Personal Injury Attorneys For Illinois Electrocution Accident Cases
Electrocution refers to death incurred by electrical shock to the human body. Although technically it can cause death, a person can be electrocuted and still survive. Depending on the severity of the electrical shock and how soon they receive medical attention, the person may recover. Rosenfeld Injury Lawyers is committed to securing the most favorable compensation for people injured or killed in electrocution accidents in Chicago, IL.
Talk to a Chicago electrocution accident lawyer today for a free review of your circumstance. Our firm is committed to your success. We work on serious accident cases on a contingency fee basis where a fee is only charged when we are successful for you. Look here for a free case review.
What Happens In An Electrocution Accident?
When the human body is exposed to an electrical current, the current finds a pathway through the body, usually entering at the source and finding an exit to either a grounded surface or another electrical pathway. The extent of damage of the current depends on the voltage, the amount of time the current passes through the body and the pathway it chooses. There will be burns to the tissue as it enters and exits the body and possibly internal burning as well. Other systems that are affected:
- Cardiovascular system. Asystole (as referred to as a “flat line” or lack of heartbeat) and ventricular fibrillation (useless fluttering of heart) both are common reason for death with electrocution. If the heart is not revived in a timely manner, the shock can be fatal.
- Central nervous system. When electricity passes through the body, it can cause damage to the brain and nervous system. If the current goes through the brain, it can affect many different functions, including causing respiratory failure. There can also be spinal cord injuries, either from the current itself or from the person falling or being thrown from the current.
- Musculoskeletal system. There can be large amounts of damage to the muscles and organs from the electrical shock and from injuries from falling or being thrown.
Circumstances Involved In Illinois Electrocution Injury Cases
For electrocution to take place, it is generally when a person is exposed to a high voltage source. It may be a power line or someone who works with high-powered equipment. Construction workers doing excavation or trenching work may be at risk for electrical shock if power lines are not properly marked.
Medical Treatment For A Person Who Has Been Electrocuted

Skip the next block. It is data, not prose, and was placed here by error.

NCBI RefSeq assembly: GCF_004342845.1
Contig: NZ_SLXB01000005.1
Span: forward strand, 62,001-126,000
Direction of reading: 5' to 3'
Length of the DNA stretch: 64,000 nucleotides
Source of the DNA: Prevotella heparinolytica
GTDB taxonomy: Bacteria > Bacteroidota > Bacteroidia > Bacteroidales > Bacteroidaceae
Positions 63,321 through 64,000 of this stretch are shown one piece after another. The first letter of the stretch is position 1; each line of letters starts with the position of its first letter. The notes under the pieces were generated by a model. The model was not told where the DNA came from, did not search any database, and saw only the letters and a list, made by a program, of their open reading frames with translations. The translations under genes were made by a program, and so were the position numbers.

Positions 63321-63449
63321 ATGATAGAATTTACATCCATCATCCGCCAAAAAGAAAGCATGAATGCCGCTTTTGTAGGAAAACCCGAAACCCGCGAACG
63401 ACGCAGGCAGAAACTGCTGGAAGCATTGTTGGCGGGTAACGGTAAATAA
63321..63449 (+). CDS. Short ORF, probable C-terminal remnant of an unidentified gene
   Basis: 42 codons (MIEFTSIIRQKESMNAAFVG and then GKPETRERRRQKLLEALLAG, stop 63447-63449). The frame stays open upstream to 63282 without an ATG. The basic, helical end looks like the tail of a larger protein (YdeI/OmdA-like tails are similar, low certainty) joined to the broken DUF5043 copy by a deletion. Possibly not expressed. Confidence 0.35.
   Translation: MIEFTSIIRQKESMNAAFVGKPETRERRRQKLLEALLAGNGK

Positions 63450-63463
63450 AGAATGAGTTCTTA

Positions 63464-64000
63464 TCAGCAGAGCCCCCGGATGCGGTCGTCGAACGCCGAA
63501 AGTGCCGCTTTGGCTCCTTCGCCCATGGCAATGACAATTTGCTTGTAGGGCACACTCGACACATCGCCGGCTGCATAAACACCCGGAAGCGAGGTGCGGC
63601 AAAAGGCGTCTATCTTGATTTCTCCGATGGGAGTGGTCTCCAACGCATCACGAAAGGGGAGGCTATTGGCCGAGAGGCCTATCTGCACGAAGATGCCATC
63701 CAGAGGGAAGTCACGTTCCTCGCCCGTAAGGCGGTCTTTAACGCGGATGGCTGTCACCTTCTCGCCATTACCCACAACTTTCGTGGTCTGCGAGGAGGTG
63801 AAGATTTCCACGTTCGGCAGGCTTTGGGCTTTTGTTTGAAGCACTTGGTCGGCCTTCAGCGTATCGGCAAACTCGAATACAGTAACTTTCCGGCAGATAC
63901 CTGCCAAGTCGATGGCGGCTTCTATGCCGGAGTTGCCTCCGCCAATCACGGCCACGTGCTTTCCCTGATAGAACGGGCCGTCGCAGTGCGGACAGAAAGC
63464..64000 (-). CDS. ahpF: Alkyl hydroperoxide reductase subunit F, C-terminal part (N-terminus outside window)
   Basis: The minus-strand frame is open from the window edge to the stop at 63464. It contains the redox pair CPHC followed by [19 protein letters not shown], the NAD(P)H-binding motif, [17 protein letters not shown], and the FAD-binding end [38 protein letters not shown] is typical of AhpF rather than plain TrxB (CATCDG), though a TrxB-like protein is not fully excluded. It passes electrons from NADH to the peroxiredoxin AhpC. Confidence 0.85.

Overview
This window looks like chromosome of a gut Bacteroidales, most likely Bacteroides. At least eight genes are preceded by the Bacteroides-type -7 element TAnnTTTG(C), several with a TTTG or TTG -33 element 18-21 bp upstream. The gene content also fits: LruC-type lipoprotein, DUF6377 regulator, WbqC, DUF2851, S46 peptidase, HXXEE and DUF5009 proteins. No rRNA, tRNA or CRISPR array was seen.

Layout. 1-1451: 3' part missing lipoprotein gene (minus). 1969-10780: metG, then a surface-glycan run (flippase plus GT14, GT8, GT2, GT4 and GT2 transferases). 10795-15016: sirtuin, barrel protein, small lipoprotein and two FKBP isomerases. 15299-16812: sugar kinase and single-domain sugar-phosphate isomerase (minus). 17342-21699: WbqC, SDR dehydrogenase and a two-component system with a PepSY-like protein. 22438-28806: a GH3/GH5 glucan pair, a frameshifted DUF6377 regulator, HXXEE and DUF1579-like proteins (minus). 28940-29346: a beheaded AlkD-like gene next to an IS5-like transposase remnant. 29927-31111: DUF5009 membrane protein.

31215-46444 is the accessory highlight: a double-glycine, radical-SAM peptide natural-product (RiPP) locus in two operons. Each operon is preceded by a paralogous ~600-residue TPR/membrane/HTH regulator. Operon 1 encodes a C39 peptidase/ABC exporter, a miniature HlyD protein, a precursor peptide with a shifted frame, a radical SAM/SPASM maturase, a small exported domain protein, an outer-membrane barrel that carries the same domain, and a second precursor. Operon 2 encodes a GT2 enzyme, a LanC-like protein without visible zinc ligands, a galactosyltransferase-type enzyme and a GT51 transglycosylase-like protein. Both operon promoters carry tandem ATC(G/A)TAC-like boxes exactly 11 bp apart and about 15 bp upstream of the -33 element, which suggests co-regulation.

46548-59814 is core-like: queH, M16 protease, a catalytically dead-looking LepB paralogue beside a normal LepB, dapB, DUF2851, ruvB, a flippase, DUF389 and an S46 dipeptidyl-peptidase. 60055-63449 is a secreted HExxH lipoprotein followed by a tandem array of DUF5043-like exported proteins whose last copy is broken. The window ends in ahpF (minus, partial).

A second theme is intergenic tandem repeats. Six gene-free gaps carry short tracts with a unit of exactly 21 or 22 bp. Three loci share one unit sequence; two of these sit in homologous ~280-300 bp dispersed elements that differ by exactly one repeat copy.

In the case of electrocution, the person will most likely need resuscitation if their heart has stopped or they have respiratory failure. The first and foremost treatment will be to make sure they are breathing and their heartbeat is stable. The patient then will need to be treated for several possible injuries.
- Burns. Almost all electrocution survivors will have severe external and internal burns. These may need surgery to remove dead or damaged tissue to the skin and tissue. Infection is the most common cause of death in persons hospitalized after an electrical injury.
- Cardiovascular problems. There can be permanent damage to the heart, which may require surgery or medical attention for the rest of the victim’s life.
- Neurological issues. There can be many issues caused by electrical shock to the brain and nervous system. This may mean being treated for amnesia, seizures, nerve damage and other neurological problems.
- Muscle and bones. There can be broken bones and muscle damage that may require treatment, surgery and rehabilitation.
Prognosis For People With Electrocution Injuries
Several hundred people die each year in the U.S. from electrocution, about 1 per day in the work place. Several thousand also have injuries, about 3,600 a year are disabling. If a person lives beyond 72 hours after a severe electrical shock, the prognosis is good that they will survive the shock. However, many survivors will have many other injuries that will need to heal and be treated, sometimes for the rest of their lives.
For a skilled laborer injured due to an electrical accident at work, the injury may prevent them from returning to their position. Depending upon the circumstance, the worker may be entitled to pursue a workers compensation case and/or a third-party lawsuit against the other contractors involved in the work.Chicago Electrocution Injury Accident Lawyers
An electrical shock injury may cause immediate and permanent injury to the individual. In addition to the medical expenses related to the injury, the individual may be unable to return back to their job. As lawyers for people who have suffered an electrical injury, our job to provide for your immediate needs and the future needs of your family. Our Chicago electrocution accident attorneys at Rosenfeld Injury Lawyers have helped other clients with electrocution cases and we would be honored to do the same for you. We offer free consultations and never charge a fee without a recovery for you.